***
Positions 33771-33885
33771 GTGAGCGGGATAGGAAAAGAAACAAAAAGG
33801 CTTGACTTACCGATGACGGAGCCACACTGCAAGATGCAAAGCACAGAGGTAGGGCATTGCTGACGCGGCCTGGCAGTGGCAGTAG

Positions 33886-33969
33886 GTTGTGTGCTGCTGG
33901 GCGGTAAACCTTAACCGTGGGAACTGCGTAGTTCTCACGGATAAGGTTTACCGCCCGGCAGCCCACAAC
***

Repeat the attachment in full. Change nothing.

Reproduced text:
Positions 33771-33885
33771 GTGAGCGGGATAGGAAAAGAAACAAAAAGG
33801 CTTGACTTACCGATGACGGAGCCACACTGCAAGATGCAAAGCACAGAGGTAGGGCATTGCTGACGCGGCCTGGCAGTGGCAGTAG

Positions 33886-33969
33886 GTTGTGTGCTGCTGG
33901 GCGGTAAACCTTAACCGTGGGAACTGCGTAGTTCTCACGGATAAGGTTTACCGCCCGGCAGCCCACAAC